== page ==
Demographic variables

The findings indicate that women and older people in our sample are less likely to exhibit burnout. The association between age and STS is not surprising given past research (Brewer and Shapard 2004). Based on our model, we would expect the observed relationship to reflect increased self-efficacy and/or self-esteem among older chaplains. This may also be true of women, but we do not have a rationale for why this would be the case.

Although education had no significant effect on symptoms of burnout, it was negatively associated with traumatic symptomology. In their study of trauma therapists, Pearlman and MacIan (1995) found that regardless of one’s income, those with master’s degrees reported more psychological distress than did those with doctoral training. The authors highlight a number of factors that may have separated these two groups. For instance, they posit that those with more education may have developed a more nuanced theoretical framework that guides them in their work, may have had better supervision, or may have had more effective ways of managing therapeutic boundaries. However, they also allow for the fact that self-selection factors dictating the choice to enter into higher education may account for these group differences. In a related finding, Ortlepp and Friedman (2002) found that counselors’ perceptions of the “effectiveness” of their training significantly impacted their feelings of efficacy in the trauma counseling context.

Future directions

As indicated by the research design, data for this study present a cross-sectional account. While our data revealed a general association, it remains impossible to ascertain whether burnout and vicarious trauma have a directional influence on each other. For instance, STS may set the stage for burnout, or the two syndromes may have an additive effect on each other. We suspect that a longitudinal study will reveal the direction of influence.

Both burnout and secondary trauma call our attention to those occupations that necessitate compassion as a job function. Through the compassionate endeavor one person frequently inhabits and takes on the emotions of the other. “Bearing witness to the suffering of others” (Figley 2002b, p. 143) inherently challenges the mental, physical, and emotional faculties of the person in contact with suffering persons. We would surmise that variations in degrees of empathy should be associated with varying degrees of symptoms of burnout and secondary trauma. Since theorists and researchers have expressed the belief that empathy is the common factor related to a person’s vulnerability for both burnout and STS, it is surprising that research on empathy has not been conducted in relation to these phenomena.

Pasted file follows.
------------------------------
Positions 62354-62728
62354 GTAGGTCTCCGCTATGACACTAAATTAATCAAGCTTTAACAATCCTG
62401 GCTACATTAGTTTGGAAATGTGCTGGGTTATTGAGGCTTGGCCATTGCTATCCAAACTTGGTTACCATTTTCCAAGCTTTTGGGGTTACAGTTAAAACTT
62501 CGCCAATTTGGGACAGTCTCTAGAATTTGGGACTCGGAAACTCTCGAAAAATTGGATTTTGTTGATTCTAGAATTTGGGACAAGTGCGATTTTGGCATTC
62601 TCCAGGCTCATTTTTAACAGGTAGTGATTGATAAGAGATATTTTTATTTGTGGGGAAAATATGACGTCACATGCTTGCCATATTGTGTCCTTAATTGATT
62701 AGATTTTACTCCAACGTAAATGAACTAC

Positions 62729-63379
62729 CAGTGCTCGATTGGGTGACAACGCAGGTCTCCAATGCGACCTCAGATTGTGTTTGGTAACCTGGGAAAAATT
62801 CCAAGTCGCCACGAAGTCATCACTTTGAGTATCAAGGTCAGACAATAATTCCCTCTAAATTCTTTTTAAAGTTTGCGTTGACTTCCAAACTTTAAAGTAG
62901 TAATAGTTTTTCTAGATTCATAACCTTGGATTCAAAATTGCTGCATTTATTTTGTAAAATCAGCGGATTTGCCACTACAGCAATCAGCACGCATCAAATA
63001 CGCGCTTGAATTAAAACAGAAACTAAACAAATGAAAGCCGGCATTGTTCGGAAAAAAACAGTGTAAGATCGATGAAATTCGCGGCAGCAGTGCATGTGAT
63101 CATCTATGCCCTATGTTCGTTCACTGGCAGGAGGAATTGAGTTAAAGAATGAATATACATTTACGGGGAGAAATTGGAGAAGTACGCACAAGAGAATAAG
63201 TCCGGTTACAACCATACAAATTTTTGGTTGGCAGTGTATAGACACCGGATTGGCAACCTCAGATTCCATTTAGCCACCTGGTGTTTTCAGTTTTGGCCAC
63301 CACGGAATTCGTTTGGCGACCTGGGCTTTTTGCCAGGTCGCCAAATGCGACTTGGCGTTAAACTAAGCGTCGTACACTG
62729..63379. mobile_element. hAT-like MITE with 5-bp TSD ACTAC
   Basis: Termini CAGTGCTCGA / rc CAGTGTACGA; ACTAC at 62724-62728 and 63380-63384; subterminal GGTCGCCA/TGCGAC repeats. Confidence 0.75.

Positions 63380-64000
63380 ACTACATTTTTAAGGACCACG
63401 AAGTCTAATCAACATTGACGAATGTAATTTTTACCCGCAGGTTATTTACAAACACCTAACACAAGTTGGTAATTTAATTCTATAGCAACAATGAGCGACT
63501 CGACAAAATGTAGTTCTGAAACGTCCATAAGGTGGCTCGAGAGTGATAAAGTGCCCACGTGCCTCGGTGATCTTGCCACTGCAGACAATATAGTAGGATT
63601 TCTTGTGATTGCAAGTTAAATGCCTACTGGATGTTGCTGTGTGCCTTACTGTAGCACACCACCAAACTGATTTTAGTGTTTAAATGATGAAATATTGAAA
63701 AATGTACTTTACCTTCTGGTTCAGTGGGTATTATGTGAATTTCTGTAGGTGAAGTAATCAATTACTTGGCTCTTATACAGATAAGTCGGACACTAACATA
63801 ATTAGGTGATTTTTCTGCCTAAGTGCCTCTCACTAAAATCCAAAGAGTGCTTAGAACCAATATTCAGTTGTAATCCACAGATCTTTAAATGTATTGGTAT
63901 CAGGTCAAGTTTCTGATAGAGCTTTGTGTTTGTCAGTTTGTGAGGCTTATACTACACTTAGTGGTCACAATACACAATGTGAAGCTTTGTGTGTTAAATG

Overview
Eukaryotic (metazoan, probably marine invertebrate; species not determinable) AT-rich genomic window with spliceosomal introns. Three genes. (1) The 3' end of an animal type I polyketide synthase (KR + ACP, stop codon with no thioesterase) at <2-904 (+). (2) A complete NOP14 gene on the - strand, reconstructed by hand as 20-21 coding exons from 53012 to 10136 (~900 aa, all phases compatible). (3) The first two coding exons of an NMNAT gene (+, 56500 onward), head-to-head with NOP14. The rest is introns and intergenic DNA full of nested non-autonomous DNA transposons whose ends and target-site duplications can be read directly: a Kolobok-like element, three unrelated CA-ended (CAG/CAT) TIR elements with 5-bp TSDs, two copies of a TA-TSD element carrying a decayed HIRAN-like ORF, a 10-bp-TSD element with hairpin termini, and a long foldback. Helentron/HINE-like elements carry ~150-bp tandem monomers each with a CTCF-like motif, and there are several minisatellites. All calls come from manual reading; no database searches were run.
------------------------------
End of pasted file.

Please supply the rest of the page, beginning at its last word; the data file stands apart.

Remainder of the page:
The current pattern of results suggests an overall beneficial impact of being able to rely on friends and family during difficult times. The perception that others can and will provide necessary resources may bolster one’s perceived ability to cope with job demands. Support may reduce stress through a number of mechanisms, such as by altering the appraisal stressors, changing coping patterns, or affecting self-perceptions.

More broadly, our results highlight the need for therapists and counselors to be attuned to not only their clients but also to their own inner dynamics. Without an understanding of the impact of counseling on the professional, both therapists and clients are vulnerable (McCann and Pearlman 1990). Pearlman and Saakvitne (1995) caution that counselors who ignore the long-term effects of their work on their spiritual and physical well-being, caring for others without properly caring for themselves, may work beyond the limits of their personal resources. If professionals are unable to mitigate the deleterious effects of their work on themselves, they themselves are more open to burnout and vicarious trauma. Understanding the effects on themselves of caring for clients is particularly important for those who work with trauma victims, since clients are vulnerable to re-injury by therapists who do not understand their own responses to their clients (Armsworth 1989).

There are a number of limitations to the current study. First, a convenient sample was used, and there may be differences between chaplains who attended the conference and those who did not, which could bias the results. However, the conference was attended by chaplains from all five chaplain organizations in the United States along with the chaplain association of Canada. Thus, we expect attendees to be a fairly representative sample of professional chaplains. Though the measures of burnout and secondary trauma are well validated, self-report measures may be problematic because of the possibility of respondents giving socially desirable responses and lacking clinical objectivity.